To purchase or provide?

Should governments contract out hospital care?

Governments are repeatedly accused of having failed to provide adequate health services. Many say they would do better to contract-out services to the private sector. But others doubt whether the private sector can do better, and fear that it is not appropriate to apply standard contracting practices to healthcare in view of the latter’s particular characteristics. South African and UK (London School of Hygiene and Tropical Medicine) researchers looked into private provision of district hospital services in South Africa. Here both clinical and non-clinical provision has been extensively contracted-out for some years, making it an ideal testbed for judging whether such moves are feasible or desirable.

The chosen focus of the research (funded by the UK Department of State for International Development) was on contracts for providing district hospital services, three of which were running at the time. The contractor was a private company with extensive healthcare interests. The main objectives of the study were to assess:

  • relative efficiency of contracted-out and directly managed services (Figure 1)
  • determinants of any observed differences in efficiency
  • relative costs to the state of contracting-out versus itself providing services directly.

The cost and quality of the three contracted-out hospitals was compared in all three respects with three directly managed public hospitals.

The study’s key findings were that:

  • care cost significantly less in contractor hospitals than in publicly-run hospitals – health costs
  • cost effectiveness advantages stemmed largely from more efficient use of staff
  • quality of care between both types of hospitals did not differ markedly with new business and eCommerce costs

Even so, when the cost to the Government of contracting-out (the price of the contract plus the transactions costs of contracting) was compared with the cost of direct provision, it proved cheaper for the public sector to provide itself than to purchase from a contractor (Figure 2). In effect, government was not making the most of potential efficiency gains.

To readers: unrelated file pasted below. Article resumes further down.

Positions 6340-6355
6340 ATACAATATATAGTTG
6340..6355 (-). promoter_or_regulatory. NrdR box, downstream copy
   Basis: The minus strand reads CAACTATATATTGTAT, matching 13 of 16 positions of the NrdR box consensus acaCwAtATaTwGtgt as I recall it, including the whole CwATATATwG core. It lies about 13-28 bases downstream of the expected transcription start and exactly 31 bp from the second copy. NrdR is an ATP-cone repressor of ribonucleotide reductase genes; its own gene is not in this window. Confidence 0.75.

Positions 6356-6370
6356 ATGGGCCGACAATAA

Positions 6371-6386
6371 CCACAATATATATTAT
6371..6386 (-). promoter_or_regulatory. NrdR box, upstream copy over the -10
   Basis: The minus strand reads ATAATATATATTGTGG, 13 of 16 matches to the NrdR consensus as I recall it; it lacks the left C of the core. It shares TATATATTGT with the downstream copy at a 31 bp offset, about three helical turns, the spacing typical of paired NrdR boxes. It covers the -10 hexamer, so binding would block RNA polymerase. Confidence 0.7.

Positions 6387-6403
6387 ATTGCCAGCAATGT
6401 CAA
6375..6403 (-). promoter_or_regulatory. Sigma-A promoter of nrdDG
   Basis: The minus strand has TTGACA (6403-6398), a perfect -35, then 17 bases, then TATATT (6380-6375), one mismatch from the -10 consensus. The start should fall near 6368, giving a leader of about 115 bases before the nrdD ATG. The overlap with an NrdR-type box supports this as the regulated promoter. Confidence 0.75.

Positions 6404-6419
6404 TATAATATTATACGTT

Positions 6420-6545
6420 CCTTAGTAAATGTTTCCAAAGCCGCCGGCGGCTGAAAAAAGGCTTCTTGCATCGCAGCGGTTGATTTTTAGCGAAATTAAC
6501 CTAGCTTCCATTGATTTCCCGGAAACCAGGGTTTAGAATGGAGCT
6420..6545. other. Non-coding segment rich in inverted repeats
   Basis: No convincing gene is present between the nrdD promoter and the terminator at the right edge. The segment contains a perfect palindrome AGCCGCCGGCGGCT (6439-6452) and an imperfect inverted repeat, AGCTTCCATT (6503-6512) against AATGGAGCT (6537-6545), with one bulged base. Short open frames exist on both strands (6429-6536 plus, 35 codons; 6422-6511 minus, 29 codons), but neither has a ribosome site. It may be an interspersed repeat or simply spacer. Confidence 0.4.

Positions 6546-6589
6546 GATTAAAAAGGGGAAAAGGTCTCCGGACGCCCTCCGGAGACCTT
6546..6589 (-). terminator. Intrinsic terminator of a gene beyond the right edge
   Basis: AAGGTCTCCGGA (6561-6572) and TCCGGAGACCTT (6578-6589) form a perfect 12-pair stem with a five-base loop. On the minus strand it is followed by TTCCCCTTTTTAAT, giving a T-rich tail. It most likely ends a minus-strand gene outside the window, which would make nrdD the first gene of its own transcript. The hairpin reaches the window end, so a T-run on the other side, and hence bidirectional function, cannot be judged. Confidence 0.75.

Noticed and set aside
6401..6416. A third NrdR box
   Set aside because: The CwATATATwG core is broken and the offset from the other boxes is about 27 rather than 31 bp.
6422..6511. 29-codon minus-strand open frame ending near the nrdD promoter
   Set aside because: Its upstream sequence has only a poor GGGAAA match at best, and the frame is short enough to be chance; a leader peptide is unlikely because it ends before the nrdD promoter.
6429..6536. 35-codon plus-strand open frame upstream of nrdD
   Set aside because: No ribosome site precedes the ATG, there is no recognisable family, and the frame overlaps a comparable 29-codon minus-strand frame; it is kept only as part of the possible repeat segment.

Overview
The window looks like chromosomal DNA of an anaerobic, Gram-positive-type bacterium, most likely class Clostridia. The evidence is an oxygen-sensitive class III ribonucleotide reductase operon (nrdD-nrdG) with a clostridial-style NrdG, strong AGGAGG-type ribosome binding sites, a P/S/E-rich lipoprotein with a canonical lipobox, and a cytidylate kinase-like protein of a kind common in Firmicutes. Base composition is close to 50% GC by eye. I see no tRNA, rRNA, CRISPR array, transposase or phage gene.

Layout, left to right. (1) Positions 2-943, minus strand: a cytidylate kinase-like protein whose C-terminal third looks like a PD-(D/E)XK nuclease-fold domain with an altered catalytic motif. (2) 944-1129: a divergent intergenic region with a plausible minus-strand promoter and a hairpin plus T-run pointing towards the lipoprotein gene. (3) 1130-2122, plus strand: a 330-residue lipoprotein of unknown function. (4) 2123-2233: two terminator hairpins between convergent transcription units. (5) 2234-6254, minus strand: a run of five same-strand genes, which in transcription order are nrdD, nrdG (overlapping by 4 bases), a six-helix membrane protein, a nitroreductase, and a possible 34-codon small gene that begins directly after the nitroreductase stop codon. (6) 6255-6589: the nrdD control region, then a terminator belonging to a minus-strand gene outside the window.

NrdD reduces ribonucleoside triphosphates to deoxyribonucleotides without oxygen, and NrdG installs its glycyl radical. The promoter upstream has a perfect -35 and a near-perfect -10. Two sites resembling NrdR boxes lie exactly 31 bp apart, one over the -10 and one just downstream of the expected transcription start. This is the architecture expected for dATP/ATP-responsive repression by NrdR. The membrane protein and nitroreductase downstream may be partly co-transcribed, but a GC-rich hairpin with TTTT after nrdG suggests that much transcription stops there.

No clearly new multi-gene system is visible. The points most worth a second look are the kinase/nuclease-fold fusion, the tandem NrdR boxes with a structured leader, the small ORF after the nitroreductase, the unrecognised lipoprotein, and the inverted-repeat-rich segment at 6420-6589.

Reasons why lay largely in design of contracts, which were drafted by the contractor at the request of the government so not surprisingly favoured the contractor. Contract duration was long and payment was on a per-day basis. A minimum hospital bed occupancy clause guaranteed a certain level of payment even if occupancy fell below that level and price increases were automatically passed on to government. In addition, monitoring of contracts by officials was very weak. The contractor faced little or no risk.

Investigations into reasons behind the greater productivity of contractor-run hospitals produced interesting findings on management structures. The contractor hospitals were held accountable for efficient performance by their head office and had clear goals, an efficient corporate structure and a fairly high degree of autonomy. Personnel management was very well ordered, with effective staff motivation and supervision systems.

By contrast, the publicly-run hospitals were handicapped by diffuse and vague notions of accountability, poor support from head offices, little autonomy and no link between staff promotion and performance. Essential policy lessons arising from the study were that:

  • in a country such as South Africa with a sizeable private hospital industry and relatively high-cost public production, contracting-out can generate efficiency gains
  • before such gains can be secured, however, sufficient capacity must be built on the official side to negotiate, implement and monitor contracts
  • the public sector can learn from private hospital management practices; emulating the latter could help it improve the efficiency of its own hospitals

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